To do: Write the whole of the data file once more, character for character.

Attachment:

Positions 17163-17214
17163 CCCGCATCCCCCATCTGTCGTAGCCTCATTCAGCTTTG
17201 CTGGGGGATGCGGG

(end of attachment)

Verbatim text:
Positions 17163-17214
17163 CCCGCATCCCCCATCTGTCGTAGCCTCATTCAGCTTTG
17201 CTGGGGGATGCGGG